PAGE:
Regional development banks (RDBs) are public regional financial organizations established by governments of countries in a region with an aim to spur economic development in a region (or continent). They are, to a large extent, the result of mimicking the International Bank for Reconstruction and Development (IBRD), better known as the World Bank. However, the focus of the regional development banks is somewhat narrower, and they usually do not have as large a portfolio of services. Regional development banks are the product of the 20th-century trend of promotion of multilateral diplomacy.
The era of multilateral diplomacy basically started with the end of World War I and the attempts to create a long-lasting peace in Europe. Although the United States actively participated in World War I (from 1917) the U.S. Senate did not look favorably at further U.S. involvement in European affairs and full U.S. participation in the League of Nations. So, although the Bank for International Settlements (BIS) was created to support financial stability in Europe, acting as the “bank of the central banks,” it has, to a large extent, failed to play the role that it was supposed to play.
The end of World War II brought another attempt to create a more efficient and stable world order, where the basic ideals of democracy and universal freedom would be upheld. With the establishment of the Organization of United Nations (OUN), a large part of the political infrastructure has been set up, while the Bretton Woods institutions (IBRD and the International Monetary Fund, or IMF) were created to cover the economic sphere. The IBRD had more or less universal coverage, operating in the majority of the countries. However, already in the late 1950s, there was dissatisfaction with the World Bank, and a series of regional financial organizations were set up. Although they are regionally based, some founding members are not countries from the region, but are the leading countries in the world (most Organisation for Economic Co-operation and Development [OECD] countries are founding members of regional development banks).
Regional development banks share the same broad objective with the IBRD, which is to promote the social and economic development of the population of their beneficiary member countries through the provision of financial assistance. However, over time, most of the regional development banks are providing, increasingly, technical assistance in the implementation of the project, as well. Although regional development banks are regarded as regional (public) financial institutions, they are still banks. They may not be profit-driven organizations, but they have to ensure that their operations have some surpluses that can be reinvested in the bank. These banks are characterized by a broad membership, including both borrowing developing countries and developed donor countries, and are not limited to member countries from the region.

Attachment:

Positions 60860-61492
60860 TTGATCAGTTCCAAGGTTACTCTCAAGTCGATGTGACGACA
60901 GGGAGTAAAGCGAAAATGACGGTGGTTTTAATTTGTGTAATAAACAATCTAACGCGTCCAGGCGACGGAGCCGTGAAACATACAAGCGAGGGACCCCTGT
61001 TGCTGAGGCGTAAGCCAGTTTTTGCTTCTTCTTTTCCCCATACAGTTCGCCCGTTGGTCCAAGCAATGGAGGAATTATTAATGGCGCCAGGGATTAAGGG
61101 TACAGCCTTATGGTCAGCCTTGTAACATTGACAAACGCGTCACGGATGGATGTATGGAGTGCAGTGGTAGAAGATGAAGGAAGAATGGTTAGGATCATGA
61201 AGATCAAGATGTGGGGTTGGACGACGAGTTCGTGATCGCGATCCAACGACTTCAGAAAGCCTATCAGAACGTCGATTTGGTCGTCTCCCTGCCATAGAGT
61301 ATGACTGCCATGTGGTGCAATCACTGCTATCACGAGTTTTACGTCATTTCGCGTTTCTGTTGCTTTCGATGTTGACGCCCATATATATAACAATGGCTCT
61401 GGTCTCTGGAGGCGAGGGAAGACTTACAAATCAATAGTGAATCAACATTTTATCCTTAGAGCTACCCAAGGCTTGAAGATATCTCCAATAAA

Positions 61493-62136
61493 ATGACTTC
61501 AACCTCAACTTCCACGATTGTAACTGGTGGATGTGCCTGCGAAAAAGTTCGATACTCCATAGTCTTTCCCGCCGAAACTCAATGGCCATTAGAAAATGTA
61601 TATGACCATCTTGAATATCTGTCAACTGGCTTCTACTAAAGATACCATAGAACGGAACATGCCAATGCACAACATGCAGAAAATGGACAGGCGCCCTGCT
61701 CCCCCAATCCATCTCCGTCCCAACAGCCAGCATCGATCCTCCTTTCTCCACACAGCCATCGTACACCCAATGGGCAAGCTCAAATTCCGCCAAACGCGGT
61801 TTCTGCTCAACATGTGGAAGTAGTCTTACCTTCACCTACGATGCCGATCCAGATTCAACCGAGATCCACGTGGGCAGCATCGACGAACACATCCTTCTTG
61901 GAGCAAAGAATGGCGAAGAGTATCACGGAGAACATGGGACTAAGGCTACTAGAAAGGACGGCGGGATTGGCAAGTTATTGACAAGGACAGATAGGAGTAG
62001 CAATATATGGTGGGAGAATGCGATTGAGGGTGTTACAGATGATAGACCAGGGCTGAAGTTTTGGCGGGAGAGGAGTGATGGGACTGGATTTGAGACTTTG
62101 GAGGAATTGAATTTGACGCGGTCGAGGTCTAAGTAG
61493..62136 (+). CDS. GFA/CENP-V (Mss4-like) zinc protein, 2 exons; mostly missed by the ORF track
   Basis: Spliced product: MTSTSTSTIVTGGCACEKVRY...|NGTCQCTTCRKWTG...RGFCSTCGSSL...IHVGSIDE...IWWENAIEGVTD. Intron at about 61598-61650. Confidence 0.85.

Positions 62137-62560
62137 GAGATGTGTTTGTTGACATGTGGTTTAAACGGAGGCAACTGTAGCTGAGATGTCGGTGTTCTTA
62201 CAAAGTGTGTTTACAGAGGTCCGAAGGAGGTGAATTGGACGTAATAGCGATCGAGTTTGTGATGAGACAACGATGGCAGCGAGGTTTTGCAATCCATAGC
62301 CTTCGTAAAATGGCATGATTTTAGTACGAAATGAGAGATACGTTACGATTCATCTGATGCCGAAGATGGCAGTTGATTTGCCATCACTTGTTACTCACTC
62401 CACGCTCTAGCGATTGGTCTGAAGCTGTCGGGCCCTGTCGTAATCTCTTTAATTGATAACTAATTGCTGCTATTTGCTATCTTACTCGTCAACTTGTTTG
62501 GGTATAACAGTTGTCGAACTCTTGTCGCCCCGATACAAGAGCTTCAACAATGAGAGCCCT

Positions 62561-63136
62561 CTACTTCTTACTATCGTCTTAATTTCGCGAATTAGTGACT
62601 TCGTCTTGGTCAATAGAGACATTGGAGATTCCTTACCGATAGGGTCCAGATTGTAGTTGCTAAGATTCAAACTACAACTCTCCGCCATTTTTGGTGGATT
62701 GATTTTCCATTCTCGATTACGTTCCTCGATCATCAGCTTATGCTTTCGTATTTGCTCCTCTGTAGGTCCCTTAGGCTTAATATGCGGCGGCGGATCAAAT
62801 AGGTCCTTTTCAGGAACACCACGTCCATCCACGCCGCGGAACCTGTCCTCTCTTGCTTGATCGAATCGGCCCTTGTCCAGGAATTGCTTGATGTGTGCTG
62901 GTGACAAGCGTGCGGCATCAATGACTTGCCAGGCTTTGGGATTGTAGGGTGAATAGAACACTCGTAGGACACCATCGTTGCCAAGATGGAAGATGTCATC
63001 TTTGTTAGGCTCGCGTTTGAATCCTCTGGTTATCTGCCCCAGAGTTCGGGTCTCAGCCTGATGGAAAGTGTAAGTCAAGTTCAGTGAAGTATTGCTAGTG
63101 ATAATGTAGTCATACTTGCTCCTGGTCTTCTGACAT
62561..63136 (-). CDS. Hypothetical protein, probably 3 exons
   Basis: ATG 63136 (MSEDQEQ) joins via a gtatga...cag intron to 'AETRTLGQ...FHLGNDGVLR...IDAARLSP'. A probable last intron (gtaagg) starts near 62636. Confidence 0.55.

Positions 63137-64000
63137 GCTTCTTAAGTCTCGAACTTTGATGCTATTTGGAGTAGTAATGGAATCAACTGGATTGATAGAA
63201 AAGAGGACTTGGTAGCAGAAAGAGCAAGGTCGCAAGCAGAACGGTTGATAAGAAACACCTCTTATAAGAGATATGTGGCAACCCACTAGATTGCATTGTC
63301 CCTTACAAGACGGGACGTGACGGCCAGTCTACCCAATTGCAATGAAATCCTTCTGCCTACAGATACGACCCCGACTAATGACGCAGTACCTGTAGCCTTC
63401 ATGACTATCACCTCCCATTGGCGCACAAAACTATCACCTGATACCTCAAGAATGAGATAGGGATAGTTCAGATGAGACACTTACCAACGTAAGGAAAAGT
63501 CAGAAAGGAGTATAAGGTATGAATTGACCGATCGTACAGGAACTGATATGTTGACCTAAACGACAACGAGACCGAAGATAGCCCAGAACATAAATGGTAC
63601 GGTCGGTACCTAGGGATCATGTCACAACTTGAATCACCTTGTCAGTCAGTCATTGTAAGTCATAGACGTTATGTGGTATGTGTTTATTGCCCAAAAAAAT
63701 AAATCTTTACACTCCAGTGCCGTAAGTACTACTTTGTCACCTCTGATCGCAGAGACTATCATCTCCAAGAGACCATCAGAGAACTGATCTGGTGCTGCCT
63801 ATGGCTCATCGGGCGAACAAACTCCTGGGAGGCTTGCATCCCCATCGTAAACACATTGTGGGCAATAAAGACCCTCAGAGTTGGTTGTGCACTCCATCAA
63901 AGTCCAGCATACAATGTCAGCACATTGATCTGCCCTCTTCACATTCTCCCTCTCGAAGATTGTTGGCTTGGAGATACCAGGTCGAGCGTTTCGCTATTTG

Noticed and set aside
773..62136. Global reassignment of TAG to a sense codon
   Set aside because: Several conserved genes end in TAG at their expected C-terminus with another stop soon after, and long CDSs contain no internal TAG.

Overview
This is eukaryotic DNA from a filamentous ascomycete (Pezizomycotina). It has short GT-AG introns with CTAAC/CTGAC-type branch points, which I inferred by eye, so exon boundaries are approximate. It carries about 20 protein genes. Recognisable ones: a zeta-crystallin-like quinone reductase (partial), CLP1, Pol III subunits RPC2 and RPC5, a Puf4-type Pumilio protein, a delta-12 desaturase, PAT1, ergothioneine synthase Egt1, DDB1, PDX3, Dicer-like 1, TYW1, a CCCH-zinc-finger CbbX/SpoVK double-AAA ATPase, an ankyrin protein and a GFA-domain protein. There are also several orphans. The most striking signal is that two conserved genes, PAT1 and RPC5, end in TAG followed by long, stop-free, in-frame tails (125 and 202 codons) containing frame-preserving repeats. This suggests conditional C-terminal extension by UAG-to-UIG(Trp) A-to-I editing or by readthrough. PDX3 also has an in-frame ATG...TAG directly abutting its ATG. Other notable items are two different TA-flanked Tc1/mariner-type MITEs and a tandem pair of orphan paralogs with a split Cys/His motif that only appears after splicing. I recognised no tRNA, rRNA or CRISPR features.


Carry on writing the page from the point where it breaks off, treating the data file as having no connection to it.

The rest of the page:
All regional development banks are multilateral organizations that are established by both countries that are beneficiaries (clients) and those countries that have interests in promoting economic development, and are usually providers of finance, rather than users of the banks’ funds. All the banks have a separate legal structure, although a closer look at their internal organization and modus operandi suggests that IBRD was the blueprint for designing their internal infrastructure.
Banks operate through loan support to the beneficiary member governments for a specific project and/or program. They are lending institutions, not the donor agencies. Their loans focus on one of three areas: works, supplies, or services. In the first area, the focus is on infrastructure projects, especially those that can promote sustainable development and spur economic growth. Financing for acquiring supplies usually focuses on particular goods (for instance, medical supplies), while services focus on technical knowledge—consultancy and/or other various technical assistance projects.
Banks will grant short to medium-term credit at market rates, and one of the advantages is that usually what the regional development banks may finance, some purely commercial banks/entities would not consider economically viable and would not extend credit at regular market rates. Long-term credits are often granted to less developed countries (LDCs) to support development in a particular area. Often these credits may be given with a generous grace period, or very easy terms for servicing, compared to the usual market rates and conditions.
Some regional development banks have a private (finance) arm, which supports economically viable projects that come from private persons/entrepreneurs. Increasingly, both international and regional development banks are looking for new ventures in the near future and to improve the visibility of these projects.